Warm weather behind smaller ozone hole
Warmer than average weather conditions this year are said to account for satellite measurements showing the hole in the Antarctic ozone layer as the smallest since 1988.
The latest observations from scientists at NASA and NOAA show the ozone hole reaching its peak of 7.6 million square miles on September 11, and then declining through the remainder of September and into October.
This compares favourably to 2016 when the ozone hole reached a maximum 8.9 million square miles, 2 million square miles less than in 2015. The average area of these daily ozone hole maximums observed since 1991 has been roughly 10 million square miles.
However, scientists warn that the smaller ozone hole extent in 2016 and 2017 is due to natural variability and not a sign of rapid healing.
Although warmer than average stratospheric weather conditions have reduced ozone depletion during the past two years, NASA says the current ozone hole area is still large because levels of ozone-depleting substances like chlorine and bromine remain high enough to produce significant ozone loss.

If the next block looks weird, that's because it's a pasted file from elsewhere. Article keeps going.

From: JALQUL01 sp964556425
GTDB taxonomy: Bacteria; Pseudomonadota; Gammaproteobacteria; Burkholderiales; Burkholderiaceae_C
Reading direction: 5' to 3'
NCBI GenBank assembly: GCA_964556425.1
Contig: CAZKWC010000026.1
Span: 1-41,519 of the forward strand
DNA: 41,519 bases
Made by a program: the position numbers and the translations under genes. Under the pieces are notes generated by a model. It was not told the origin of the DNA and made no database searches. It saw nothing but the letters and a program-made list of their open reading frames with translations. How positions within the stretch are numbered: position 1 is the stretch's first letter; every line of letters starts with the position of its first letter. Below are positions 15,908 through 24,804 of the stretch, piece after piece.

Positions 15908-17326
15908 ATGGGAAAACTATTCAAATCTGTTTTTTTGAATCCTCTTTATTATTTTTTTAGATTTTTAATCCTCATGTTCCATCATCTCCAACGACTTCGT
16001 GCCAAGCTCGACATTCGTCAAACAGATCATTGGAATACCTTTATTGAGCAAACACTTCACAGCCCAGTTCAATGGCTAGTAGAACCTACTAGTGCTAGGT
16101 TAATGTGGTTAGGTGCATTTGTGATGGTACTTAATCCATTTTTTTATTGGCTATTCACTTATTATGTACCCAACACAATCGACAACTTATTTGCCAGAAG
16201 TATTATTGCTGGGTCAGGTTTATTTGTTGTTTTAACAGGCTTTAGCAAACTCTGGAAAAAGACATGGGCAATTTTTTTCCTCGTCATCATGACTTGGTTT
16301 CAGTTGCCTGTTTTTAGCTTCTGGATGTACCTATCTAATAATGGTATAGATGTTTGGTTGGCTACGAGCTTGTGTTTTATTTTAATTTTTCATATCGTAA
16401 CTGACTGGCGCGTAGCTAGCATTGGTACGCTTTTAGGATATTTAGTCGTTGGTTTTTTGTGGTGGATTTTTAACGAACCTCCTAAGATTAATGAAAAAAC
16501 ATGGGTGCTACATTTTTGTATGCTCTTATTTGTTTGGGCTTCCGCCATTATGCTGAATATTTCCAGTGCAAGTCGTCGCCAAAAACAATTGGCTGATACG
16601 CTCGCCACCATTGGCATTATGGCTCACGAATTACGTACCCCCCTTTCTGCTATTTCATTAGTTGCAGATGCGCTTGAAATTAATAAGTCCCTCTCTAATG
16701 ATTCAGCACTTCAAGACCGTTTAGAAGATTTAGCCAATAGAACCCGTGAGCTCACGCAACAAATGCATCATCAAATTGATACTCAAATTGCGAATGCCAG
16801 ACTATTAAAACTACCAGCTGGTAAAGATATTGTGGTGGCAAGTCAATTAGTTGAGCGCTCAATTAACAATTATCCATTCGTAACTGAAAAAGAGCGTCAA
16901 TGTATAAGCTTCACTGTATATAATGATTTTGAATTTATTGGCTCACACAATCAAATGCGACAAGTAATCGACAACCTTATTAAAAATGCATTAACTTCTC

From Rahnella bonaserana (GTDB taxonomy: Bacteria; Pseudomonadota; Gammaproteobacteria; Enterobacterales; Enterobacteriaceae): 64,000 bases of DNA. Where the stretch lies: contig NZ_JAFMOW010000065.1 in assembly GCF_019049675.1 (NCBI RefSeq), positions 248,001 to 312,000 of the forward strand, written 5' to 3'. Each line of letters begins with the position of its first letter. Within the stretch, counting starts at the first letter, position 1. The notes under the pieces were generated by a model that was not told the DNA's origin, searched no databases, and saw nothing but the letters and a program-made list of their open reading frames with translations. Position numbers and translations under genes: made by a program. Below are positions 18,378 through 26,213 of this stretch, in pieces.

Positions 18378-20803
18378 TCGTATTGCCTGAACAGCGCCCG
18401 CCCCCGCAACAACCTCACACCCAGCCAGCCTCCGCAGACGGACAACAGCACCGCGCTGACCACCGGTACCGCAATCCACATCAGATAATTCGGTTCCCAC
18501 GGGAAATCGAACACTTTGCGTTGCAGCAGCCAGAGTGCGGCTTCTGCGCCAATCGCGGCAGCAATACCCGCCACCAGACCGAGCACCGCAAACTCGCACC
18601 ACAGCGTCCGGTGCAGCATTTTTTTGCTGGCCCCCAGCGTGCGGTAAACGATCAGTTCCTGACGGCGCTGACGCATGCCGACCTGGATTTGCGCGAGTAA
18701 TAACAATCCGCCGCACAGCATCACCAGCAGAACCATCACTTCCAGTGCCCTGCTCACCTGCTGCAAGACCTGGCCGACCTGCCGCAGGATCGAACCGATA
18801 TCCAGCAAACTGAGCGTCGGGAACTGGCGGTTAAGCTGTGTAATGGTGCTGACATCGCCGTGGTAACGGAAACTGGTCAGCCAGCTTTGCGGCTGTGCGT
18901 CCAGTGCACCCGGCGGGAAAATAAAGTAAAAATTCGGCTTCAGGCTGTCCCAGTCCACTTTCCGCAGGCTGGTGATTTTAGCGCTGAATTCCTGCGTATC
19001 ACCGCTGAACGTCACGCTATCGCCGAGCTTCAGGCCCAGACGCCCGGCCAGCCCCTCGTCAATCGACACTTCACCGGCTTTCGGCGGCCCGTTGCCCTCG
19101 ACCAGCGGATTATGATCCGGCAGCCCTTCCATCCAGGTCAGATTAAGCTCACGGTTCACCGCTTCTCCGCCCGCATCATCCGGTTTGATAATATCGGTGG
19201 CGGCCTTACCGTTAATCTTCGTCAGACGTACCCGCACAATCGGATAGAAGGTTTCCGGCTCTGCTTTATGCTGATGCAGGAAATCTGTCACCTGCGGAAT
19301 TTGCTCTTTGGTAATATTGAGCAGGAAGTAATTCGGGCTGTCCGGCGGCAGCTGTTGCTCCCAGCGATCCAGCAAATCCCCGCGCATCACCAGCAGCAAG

“The Antarctic ozone hole was exceptionally weak this year,” said Paul A Newman, chief scientist for Earth Sciences at NASA’s Goddard Space Flight Center in Greenbelt, Maryland. “This is what we would expect to see given the weather conditions in the Antarctic stratosphere.”
First detected in 1985, the Antarctic ozone hole forms during the Southern Hemisphere’s late winter as the returning sun’s rays catalyze reactions involving man-made, chemically active forms of chlorine and bromine. These reactions destroy ozone molecules.
Since 1987, the Montreal Protocol has been regulating ozone-depleting compounds, as found in synthetic CFC and HCFC refrigerants. Scientists expect the Antarctic ozone hole to recover back to 1980 levels around 2070.